A close study of the major poetry and prose of John Milton.
Curriculum and Methods in English/Language Arts Education
Studies the planning, teaching, evaluation, and organization of teaching English/Language Arts at middle and secondary level. The course integrates knowledge of the subject area with a field work skills component.
An individually designed, supervised, and previously approved English-related career practicum involving field experience. The course is repeatable for credit.
Special Topics in Literature and Literary Studies
A close study of a significant topic related to the study of literature and language. Topics will vary, and may include literary theory, studies in film or other new media, journalism, or genre and gender studies.
Special Topics in Rhetoric and Composition
A close study of a significant topic in rhetoric and composition. Topics will vary and may include new media composition, composition theory, linguistics, creative non-fiction, and technical writing.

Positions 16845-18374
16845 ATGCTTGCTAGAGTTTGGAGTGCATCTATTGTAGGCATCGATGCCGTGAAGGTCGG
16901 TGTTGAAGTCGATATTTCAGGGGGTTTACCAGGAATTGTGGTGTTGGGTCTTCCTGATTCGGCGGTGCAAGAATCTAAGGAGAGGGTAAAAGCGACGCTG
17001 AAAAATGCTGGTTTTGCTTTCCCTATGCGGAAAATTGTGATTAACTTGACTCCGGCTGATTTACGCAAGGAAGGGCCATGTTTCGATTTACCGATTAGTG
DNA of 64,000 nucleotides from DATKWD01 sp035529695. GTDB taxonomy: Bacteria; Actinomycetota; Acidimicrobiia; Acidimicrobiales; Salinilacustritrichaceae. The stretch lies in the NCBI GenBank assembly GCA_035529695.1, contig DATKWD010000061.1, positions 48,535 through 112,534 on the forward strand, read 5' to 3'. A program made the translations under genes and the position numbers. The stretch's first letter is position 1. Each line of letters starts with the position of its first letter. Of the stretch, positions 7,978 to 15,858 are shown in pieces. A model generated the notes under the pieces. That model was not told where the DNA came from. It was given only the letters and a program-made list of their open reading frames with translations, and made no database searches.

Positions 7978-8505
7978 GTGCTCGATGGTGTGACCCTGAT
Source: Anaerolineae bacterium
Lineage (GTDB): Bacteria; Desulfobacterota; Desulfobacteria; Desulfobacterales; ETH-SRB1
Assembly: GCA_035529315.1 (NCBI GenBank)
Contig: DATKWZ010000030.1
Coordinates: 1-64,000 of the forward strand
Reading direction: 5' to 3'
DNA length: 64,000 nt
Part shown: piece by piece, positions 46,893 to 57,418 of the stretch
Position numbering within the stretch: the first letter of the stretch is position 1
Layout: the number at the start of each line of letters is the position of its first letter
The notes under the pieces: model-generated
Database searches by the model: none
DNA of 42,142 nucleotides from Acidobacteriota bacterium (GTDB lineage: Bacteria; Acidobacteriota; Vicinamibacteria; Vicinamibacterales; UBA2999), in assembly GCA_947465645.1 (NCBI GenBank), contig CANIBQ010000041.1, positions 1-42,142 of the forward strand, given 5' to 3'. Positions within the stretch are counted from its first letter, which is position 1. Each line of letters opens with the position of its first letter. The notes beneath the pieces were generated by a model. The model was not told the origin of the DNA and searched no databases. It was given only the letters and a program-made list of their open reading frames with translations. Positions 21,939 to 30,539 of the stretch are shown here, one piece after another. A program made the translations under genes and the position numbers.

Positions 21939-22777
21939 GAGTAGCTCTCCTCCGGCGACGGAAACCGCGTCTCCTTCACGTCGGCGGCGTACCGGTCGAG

Free Enterprise Seminar
An introduction to leadership, teamwork, and communication through learning, practicing, and teaching the principles of free enterprise.
Elementary French I
An introduction to listening, speaking, reading, and writing in French and to the culture of French-speaking regions. Students who are determined by the instructor to be fluent in French through previous schoolwork or experience must take FREN 1002.
Elementary French II
A continuation of FREN 1001, including listening, speaking, reading, and writing in French and further study of the culture of French-speaking regions.
Intermediate French I
An extensive reading of authentic literary works in French, review of troublesome aspects of French syntax, and introduction to composition and literary discussion in French.
Intermediate French II
An extensive reading of authentic literary works in French, review of troublesome aspects of French syntax, and introduction to composition and literary discussion in French.
Introductory Geoscience I: Physical Geology
This course covers Earth materials and processes. Topics include an introduction to the fundamental features of the earth’s internal and external processes, identification of rocks and minerals, the nature and measurement of geologic time, and the unifying role of the theory of plate tectonics.